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What to Expect in Class

What Vocabulary Will Be Covered in Class?

 

As explained below, the rate that the class progresses will depend on the rate at which students acquire the new vocabulary. That being said, this link shows the key vocabulary ("Critical Skills") starting on page 3.

  • The "TPR Unit" will be used for the 2021-2022 school year and will overlap with the units listed below in the document 

  • Here is the rubric by which I grade my instruction

Starting Class

  • Class starts with a greeting in Spanish

  • For readers (about grades 3 and up), we then briefly discuss how students are, the date, the day of the week, the weather, and the time

The Story

The story is told in Spanish with English translations on the board

unless clarification in English is needed.

  • I introduce a new detail to the story from the TPRS materials and/or Señor Wooly videos (these utilize high frequency vocabulary) 

    • i.e. "The boy eats." ​

    • The class enthusiastically responds with "Oooh!"​​

  • I review the new verb by asking a variety of questions to the whole class (this is called "Circling") ​

    • The questions progress from yes/no, either/or, to question words

    • Examples:

      • "Does the boy eat or does the girl eat?"

      • "Does the boy eat slowly or quickly?"

      • "Who eats?" 

      • "What does the boy eat?"

  • I involve students in the story by asking them individual questions (this is called "Triangling") ​

    • Examples:​

      • "Susie, do you eat or does the boy eat?"​

      • "Frank, does the boy eat or sleep?"

      • "Mary, do I sleep or run?"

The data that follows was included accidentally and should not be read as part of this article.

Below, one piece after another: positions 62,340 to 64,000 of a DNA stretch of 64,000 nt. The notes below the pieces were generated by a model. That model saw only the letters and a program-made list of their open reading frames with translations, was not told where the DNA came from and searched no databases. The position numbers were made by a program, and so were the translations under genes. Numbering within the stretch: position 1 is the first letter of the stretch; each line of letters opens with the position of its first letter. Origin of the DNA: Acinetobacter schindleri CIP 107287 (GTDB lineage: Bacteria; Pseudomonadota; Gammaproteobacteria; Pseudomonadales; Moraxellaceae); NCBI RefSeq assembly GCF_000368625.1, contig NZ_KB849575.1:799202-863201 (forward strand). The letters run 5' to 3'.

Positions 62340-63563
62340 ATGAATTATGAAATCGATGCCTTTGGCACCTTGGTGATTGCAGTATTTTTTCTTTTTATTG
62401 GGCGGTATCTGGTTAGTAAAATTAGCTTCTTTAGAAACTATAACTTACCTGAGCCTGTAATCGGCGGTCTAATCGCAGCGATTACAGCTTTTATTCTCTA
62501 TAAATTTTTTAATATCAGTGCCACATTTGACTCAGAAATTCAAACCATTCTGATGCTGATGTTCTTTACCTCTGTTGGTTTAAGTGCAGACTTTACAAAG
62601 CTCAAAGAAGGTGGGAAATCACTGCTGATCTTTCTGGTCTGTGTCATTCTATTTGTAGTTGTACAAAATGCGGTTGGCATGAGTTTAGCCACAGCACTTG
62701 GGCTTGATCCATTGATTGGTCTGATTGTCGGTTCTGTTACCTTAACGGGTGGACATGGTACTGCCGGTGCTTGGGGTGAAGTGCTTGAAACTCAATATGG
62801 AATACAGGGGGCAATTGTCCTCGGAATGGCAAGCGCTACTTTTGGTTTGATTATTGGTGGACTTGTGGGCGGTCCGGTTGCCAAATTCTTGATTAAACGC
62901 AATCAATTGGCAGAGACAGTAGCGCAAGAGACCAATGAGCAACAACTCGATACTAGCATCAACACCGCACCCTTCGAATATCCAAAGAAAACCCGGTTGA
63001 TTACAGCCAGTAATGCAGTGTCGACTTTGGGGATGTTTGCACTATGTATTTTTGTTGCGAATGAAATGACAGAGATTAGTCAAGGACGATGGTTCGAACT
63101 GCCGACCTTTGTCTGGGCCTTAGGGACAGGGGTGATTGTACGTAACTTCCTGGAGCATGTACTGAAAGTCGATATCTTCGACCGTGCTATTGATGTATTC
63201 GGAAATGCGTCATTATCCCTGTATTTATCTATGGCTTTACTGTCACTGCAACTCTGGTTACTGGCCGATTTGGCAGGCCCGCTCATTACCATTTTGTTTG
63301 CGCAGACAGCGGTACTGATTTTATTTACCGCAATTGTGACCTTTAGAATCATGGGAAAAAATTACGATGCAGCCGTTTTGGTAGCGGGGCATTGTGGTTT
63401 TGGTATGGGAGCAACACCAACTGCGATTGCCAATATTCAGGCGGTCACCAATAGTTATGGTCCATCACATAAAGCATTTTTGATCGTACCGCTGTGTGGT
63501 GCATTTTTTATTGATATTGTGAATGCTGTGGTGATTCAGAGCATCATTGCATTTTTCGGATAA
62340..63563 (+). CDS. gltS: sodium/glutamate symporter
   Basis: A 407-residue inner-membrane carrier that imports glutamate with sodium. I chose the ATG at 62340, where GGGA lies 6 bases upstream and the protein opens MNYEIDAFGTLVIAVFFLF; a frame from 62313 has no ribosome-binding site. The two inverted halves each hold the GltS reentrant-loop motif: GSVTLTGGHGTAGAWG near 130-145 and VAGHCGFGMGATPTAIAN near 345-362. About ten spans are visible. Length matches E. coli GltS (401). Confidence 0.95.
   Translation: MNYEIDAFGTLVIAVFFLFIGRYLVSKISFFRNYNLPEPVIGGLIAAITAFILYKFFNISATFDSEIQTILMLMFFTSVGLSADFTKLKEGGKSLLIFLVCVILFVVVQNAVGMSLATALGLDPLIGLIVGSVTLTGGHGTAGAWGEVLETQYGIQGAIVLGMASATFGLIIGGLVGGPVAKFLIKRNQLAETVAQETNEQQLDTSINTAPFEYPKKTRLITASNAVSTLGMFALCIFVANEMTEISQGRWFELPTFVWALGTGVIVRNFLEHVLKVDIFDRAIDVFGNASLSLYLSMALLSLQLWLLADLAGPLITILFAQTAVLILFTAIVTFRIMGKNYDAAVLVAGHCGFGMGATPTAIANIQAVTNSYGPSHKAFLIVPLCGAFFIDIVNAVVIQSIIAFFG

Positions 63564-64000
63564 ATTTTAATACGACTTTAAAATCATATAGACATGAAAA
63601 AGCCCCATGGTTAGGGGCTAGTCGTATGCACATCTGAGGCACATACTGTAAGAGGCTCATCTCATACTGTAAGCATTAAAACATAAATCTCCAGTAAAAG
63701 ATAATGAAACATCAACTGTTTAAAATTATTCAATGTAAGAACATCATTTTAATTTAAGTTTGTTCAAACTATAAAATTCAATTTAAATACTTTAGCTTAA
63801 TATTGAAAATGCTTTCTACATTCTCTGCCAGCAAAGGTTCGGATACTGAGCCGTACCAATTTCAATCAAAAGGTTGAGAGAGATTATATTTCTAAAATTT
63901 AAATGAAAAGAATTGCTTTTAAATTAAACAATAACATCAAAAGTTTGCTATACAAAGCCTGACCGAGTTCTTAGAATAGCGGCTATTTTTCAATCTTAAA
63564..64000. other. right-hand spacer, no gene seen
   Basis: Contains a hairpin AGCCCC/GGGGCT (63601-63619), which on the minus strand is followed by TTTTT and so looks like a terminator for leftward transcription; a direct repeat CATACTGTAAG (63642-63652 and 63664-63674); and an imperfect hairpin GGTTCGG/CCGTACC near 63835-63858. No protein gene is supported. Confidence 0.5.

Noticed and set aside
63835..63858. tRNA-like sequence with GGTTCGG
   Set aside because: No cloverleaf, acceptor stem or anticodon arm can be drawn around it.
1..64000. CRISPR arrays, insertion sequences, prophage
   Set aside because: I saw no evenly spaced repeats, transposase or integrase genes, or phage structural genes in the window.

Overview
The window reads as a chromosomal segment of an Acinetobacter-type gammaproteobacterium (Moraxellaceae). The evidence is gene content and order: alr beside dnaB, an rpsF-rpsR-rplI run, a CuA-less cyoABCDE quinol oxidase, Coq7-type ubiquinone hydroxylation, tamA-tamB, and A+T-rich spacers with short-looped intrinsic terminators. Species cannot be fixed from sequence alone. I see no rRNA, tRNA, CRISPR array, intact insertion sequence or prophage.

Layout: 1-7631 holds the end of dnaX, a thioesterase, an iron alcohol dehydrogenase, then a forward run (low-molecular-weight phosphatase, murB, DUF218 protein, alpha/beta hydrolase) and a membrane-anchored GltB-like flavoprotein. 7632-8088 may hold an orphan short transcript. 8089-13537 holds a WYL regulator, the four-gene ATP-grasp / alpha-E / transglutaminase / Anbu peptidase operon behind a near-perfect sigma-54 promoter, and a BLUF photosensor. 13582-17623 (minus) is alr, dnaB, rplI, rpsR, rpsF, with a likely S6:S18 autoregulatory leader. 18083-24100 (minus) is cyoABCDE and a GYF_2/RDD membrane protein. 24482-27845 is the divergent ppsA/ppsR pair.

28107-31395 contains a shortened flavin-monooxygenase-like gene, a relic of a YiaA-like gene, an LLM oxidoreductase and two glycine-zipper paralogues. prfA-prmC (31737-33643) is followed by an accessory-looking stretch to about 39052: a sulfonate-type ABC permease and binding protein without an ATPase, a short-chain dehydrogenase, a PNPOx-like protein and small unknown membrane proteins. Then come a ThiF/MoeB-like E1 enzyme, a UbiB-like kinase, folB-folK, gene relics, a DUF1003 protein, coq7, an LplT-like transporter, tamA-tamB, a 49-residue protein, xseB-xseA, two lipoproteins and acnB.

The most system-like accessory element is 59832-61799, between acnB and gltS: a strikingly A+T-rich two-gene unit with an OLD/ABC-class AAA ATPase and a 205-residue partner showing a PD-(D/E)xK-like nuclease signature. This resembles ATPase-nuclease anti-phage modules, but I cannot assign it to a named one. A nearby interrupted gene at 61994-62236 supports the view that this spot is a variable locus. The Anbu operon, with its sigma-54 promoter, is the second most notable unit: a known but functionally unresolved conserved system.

• I ask the students to mute themselves on Zoom and "describe the situation" (What is going on in the story) out loud in Spanish for 30-120 seconds​

    • I aim to do this 4 times per class​

  • Once students are finished/unmuted, I ask 3-4 students to "describe the situation" for the class​

Checking In 

  • When do we move on to the next part of the story or next vocabulary words?

We move on when students are "strong and healthy" in their use of the language- when they CAN do it (Confidently, Accurately, No or little hesitation)

  • When they're not yet strong and healthy, we keep using the verb in new and fun ways by adding new details

  • With every new verb, I check in periodically to ask students how strong and healthy they feel with it- scaling themselves from 1-5

    • 5 = very strong, I don't have to look at the slides​

    • 4 = strong, but I have to look at the slides some

    • 3 = I'm getting there, but have to look at the slides

    • 2 = this is really hard, even with the slides

    • 1 = this makes me want to cry

  • When students feel lost or confused, they can show me with a sign we discuss in the first class that they 1. need me to slow down, 2. need me to write out what iI said, or 3. are totally lost. ​

Assessment

While a number grade is of low importance to me compared to students acquiring Spanish, formal assessment can be a useful tool to identify a student's strengths and weaknesses and, at times, motivate students. 

  1. Participation (staying on task and positively contributing to class)- 25%

  2. Interpretive listening (responding to questions without hesitation)- 25%

  3. Interpretive reading (reading without hesitation)- 25%

  4. Presentation (describing the situation)- 15% 

  5. Completing homework- 10%

Wrapping Up

  • During class, students can earn up to 10 points that go toward a reading or listening activity at the end of class

    • To start this time, we type the day's part of the story on a shared Google doc (used for homework) 

    • Students earn points by using expressions in Spanish and lose points by breaking class rules (speaking in English, etc.) ​

  • Finally, class ends with a class farewell